What Are You Operating On - Kairos or Kronos Time?

Welcome to part 2 of the What You Need Most In 2015 is Energy Not Time mini series. Do you know the points of your day when you have the most energy? How do you make sure you make best use of those times?

Go to the profile of Jackee Holder
Jan 03, 2015
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Do you know at what point in your day you have the most energy? I’m a lark by nature, meaning that my peak energy points are between 4am and 6am and a couple of hours between 6pm and 8pm. Turns out that your body also has its own energy system a natural body clock that is soft wired to the cycle and rhythms of the natural seasons.

Most people think of and relate to time as linear. We operate on notions of time being fixed and limited and in control of us. But think about the time when you’re involved in a task that finds you fully absorbed and time either flies by without you realising it or it really slows right down and expands.

The Greeks have an interesting definition of time, they refer to time as either being Kronos time or Kairos time. Kronos time refers to time that is experienced as linear and fast and is the time of clocks and calendars. Kairos time on the other hand measures time in more of a circular fashion. It's often associated with the often-timeless experience we embody when we are in that place that psychologist Mihaly Csikszentmihalyi described as, 'Flow'.

When you lessen the daily distractions that pull you away from focused work and allow yourself to be fully present and involved during your peak times you are more likely to experience Kairos time as opposed to the rush and hectic pace of Kronos, which is laced with distraction behaviour.

Knowing when your energy peaks are in your day gives you valuable information about when to focus and work on your priority goals and project. Take myself as an example. It's 5.30am on new years day. I'm lying in bed when the idea for this mini series hits me. Because this is during one of my peak times, resistance and reluctance to take action is low and I grab my iPhone and tap out the outline for the whole series in one go using my Notes App.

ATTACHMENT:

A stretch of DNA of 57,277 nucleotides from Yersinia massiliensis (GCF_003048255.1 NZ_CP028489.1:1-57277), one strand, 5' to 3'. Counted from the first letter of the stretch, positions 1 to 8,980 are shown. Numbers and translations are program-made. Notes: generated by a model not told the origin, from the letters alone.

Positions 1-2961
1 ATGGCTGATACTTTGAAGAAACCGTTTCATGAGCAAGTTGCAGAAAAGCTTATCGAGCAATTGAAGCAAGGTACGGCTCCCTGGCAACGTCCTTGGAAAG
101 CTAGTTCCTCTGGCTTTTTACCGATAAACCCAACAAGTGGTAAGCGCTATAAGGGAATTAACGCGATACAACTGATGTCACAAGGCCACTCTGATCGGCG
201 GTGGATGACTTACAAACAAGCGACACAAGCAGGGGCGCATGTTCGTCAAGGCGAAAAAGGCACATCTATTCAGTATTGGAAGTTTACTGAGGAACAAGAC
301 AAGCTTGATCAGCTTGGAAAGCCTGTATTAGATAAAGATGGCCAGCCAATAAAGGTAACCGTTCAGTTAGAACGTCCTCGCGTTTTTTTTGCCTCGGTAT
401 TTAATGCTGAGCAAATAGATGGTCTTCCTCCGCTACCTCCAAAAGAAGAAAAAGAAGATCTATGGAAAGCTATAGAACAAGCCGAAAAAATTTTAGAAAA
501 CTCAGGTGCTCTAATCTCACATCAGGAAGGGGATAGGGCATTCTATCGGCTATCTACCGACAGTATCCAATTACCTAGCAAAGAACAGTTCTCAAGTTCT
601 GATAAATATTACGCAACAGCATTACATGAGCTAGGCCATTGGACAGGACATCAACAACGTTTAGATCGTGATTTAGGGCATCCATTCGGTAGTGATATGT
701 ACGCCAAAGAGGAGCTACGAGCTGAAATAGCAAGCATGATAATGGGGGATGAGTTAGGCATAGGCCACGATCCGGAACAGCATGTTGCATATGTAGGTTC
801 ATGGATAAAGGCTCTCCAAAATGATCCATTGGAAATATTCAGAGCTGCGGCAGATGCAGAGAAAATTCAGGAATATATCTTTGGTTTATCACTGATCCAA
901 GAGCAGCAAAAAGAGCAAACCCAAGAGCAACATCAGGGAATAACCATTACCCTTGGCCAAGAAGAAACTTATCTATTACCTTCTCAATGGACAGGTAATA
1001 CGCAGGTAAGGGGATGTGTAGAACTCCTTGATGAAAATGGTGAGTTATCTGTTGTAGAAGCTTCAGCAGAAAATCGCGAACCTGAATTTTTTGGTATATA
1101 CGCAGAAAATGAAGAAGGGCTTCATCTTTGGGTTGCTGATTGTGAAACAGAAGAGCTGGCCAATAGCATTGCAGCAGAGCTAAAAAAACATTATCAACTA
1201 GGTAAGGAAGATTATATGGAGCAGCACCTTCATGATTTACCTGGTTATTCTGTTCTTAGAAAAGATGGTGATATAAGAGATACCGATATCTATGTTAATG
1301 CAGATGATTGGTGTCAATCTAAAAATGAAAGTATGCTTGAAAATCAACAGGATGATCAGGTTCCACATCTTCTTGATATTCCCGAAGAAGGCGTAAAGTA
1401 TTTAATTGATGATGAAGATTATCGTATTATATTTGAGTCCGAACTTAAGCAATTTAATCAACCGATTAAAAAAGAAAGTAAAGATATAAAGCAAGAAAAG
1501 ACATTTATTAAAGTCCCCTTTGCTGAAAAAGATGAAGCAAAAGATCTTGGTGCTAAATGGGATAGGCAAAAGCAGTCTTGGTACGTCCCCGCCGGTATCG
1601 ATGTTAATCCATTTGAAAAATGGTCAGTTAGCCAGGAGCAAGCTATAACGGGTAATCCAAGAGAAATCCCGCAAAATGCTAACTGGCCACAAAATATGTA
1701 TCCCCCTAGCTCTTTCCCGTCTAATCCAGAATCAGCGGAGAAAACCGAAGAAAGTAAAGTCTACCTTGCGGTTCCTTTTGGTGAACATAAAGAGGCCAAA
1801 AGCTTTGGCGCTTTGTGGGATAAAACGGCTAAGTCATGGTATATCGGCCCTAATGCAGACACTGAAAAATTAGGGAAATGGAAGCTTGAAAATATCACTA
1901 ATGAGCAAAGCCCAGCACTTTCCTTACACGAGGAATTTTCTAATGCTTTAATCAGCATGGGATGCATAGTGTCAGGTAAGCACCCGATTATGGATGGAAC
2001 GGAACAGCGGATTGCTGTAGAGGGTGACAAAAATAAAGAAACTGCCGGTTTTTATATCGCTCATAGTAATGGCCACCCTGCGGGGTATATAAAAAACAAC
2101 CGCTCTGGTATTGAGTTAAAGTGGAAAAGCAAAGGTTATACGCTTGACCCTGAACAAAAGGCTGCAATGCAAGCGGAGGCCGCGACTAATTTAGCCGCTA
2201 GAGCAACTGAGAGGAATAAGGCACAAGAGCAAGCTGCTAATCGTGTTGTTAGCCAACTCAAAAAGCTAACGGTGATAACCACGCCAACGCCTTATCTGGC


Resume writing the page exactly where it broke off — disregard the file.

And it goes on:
A couple of years ago I started noticing that between 6pm and 8pm I experienced a power surge in my energy. I began using that time in my day to complete tasks I had been procrastinating about. I noticed how during that two-hour window in my day I knocked out emails far more quickly and completed writing projects with more rigour and urgency. Difficult tasks would be approached during this time with less fear and hesitation as I told myself I only had an hour or so to get stuck in and suddenly the task or activity appeared less daunting.

This two-hour window of time in my day has now been designated as my power hours. I know that if this time is kept free (I do everything I can to protect that window of time during the week including scheduling it into my diary at least three times a week depending on my schedule) I have a much greater chance of getting significant and important tasks completed or at least started during that period of time in my day.

So now it’s your turn to identify your peak times during your day and the ideal spot in the day you’ll claim as your power hour(s). Once you have these spots clearly identified then we’ll work on how best to protect and make best use of those times.

In the meantime answer the following sentences in your journal or notebook to complete today’s lesson:

·My peak times during the day are between

·My designated power(s) hour during the week is between

·My designated power hour during the weekends is between

·My preferred method of protecting my peak times and my

power hour(s) is to

·I am committed to protecting and engaging with my power

hour at least ____________ times a week.

Tomorrow we'll focus on how to decide what you’ll work on during your peak points and power hour(s).

Go to the profile of Jackee Holder

Jackee Holder

Professional & Personal Coach, Author, Speaker & Journal Coach, Life Is A Work In Progress!

Jackee is passionate about writing and journaling and has filled the pages of over one hundred journals. Jackee holds a Masters degree in creative writing and personal development from Sussex University and is the author of four books, 49 Ways To Write Yourself Well, Be Your Own Best Life Coach, The Journal Journey Guidebook and Soul Purpose along with numerous workbooks, e-books, free journaling products and articles for a range of journals and magazines. Over the last ten years Jackee has coached and supported professional women, writers, creative artists, entrepreneurs and executives both on and off the page through workshops, retreats, one on one coaching, coach training and her online journal writing course, Paper Therapy http://www.jackeeholder.com/events/paper-therapy-online-journal-writing-course-2/ I journal regularly, really enjoy podcasts interviews around journaling and expressive writing, along with writing blogs and articles on writing/journaling, reflective writing, mindfulness, time to think, mental health, personal growth and self-development. I am an early morning walker and love the early mornings when most of the rest of the world is asleep. I have a real interest in trees and tree mythology and love the way trees beautify our environment. You can find Jackee here: http://www.jackeeholder.com Twitter: @jackeeholder

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